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Coalition Asks BK to Pull Toy Premiums


Amy Johannes

Promo Magazine
April 29, 2008


Burger King and Paramount are under fire for a Kids Meal promotion tied to the upcoming launch of the movie “Iron Man.”

The Campaign for Commercial Free Childhood is calling on the fast food chain to pull the six action figure “Iron Man”-themed toys, one of which it includes with the purchase of a Kids Meals. It said such promotions promote junk food and violence in children, and that all fast food companies should stop this type of marketing.

CCFC said the film is rated PG-13 for “intense sequences of Sci-Fi action and violence, and brief suggestive content,” and thus inappropriate for Burger King’s target, which includes children under 13.

“Burger King’s hypocrisy around marketing a PG-13 movie to preschoolers is more evidence that, when it comes to food marketing and to marketing PG-13 films, self-regulation isn't working,” CCFC Director Susan Linn said. “This cross promotion points out a loop hole in the self-regulatory system.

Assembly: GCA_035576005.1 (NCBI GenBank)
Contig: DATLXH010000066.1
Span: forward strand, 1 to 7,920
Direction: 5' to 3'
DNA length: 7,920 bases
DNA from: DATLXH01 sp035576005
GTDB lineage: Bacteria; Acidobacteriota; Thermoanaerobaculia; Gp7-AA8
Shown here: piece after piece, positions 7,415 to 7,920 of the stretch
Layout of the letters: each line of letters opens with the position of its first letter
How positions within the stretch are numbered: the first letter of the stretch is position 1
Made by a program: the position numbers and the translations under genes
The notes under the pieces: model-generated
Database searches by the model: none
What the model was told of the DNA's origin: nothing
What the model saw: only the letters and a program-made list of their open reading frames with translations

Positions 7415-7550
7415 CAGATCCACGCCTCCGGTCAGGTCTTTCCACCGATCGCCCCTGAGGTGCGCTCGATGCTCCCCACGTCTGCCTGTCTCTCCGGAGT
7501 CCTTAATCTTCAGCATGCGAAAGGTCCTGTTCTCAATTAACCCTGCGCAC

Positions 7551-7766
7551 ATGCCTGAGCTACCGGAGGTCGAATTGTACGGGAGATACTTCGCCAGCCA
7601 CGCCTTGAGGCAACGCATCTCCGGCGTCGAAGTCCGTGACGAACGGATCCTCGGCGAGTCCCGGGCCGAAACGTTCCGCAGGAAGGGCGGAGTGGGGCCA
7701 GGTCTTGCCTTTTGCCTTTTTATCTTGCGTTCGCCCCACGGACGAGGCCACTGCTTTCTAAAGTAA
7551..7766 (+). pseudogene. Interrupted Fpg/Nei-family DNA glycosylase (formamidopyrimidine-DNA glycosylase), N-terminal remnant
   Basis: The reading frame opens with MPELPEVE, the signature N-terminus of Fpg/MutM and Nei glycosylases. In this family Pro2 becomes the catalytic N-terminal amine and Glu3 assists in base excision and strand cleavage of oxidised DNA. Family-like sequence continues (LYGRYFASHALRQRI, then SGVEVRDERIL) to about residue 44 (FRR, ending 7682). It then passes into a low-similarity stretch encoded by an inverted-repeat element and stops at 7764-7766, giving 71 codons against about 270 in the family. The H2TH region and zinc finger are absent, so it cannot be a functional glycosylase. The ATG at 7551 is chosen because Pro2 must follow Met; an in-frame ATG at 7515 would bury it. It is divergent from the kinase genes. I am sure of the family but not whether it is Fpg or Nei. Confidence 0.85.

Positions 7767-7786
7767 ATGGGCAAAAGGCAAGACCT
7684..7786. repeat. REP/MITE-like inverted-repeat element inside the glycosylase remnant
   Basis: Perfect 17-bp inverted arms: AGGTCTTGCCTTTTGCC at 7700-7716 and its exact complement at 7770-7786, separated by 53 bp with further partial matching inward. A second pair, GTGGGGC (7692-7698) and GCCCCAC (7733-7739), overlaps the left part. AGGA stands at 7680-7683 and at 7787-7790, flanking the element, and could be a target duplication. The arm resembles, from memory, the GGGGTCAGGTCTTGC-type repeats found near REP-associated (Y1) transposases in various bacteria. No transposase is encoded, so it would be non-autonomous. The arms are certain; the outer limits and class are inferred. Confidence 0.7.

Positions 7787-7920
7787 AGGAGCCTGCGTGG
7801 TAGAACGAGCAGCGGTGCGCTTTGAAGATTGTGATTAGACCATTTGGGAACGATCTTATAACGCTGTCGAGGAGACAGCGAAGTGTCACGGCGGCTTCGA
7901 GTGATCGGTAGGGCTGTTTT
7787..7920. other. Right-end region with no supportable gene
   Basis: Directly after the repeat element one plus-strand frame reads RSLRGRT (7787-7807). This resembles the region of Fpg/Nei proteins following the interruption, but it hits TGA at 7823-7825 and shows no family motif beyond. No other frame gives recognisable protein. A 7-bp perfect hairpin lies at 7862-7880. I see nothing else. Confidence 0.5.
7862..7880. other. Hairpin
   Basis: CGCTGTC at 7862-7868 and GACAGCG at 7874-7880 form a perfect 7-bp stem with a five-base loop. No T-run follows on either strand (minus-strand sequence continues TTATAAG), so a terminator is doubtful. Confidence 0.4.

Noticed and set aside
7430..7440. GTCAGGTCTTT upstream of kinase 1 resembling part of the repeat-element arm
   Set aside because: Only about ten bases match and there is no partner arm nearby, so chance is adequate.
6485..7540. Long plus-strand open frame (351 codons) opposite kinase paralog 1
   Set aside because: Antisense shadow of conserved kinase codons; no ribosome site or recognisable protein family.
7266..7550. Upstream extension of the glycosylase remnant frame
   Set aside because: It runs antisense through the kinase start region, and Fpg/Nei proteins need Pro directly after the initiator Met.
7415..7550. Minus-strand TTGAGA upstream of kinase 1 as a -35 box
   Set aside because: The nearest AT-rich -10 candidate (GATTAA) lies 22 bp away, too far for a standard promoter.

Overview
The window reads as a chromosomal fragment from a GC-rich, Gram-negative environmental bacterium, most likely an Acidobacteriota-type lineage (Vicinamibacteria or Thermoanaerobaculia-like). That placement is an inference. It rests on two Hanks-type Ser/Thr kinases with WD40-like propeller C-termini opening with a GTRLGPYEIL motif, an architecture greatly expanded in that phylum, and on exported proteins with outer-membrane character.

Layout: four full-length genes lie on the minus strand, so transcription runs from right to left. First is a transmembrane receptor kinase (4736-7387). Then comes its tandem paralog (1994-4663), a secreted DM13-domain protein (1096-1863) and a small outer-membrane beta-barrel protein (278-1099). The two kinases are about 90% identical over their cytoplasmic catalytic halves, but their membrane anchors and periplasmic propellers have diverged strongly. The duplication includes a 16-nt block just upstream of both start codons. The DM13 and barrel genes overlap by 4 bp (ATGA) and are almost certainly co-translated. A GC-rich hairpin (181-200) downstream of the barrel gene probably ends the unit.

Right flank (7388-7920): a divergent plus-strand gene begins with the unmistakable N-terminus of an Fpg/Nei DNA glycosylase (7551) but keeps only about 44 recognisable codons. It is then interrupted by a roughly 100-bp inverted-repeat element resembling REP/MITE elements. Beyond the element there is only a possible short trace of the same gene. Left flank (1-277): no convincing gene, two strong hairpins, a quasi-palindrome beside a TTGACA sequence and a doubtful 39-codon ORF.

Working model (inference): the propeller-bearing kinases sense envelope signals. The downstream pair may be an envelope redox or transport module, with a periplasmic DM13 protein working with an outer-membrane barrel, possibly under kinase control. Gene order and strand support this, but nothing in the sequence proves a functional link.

Burger King spokesperson Heather Krasnow said the company has no plans to remove its toy premiums.

The company said in a statement it is sensitive to the film's PG-13 rating with its promotion.
"Burger King Corporation respects the viewpoint of parents who may choose not to permit young or sensitive children to view the film or participate in the Burger King promotion," it said. "For those that do, Burger King Corporation wishes to assure parents that our promotional program includes age-appropriate toys for children under 13."

CCFC also charges that Burger King is going against its pledge last fall with the Council of Better Business Bureau’s Food and Beverage Advertising Initiative, to not solicit or accept product placement deals with any medium directed at children under 12 years old.” “Iron Man” is reported to feature Burger King in a product placement deal, the organization said.

Fast food companies and movie studios need to make better decision when it comes to marketing to kids, the group said.

Burger King, however, said it is standing by its pledge with the CBBB not to market its food or beverages to children under 12. The product placement in the "Iron Man" shows an adult character eating a Burger King product, not a child.

The promotion runs through May 12 supported by P-O-P and online marketing.

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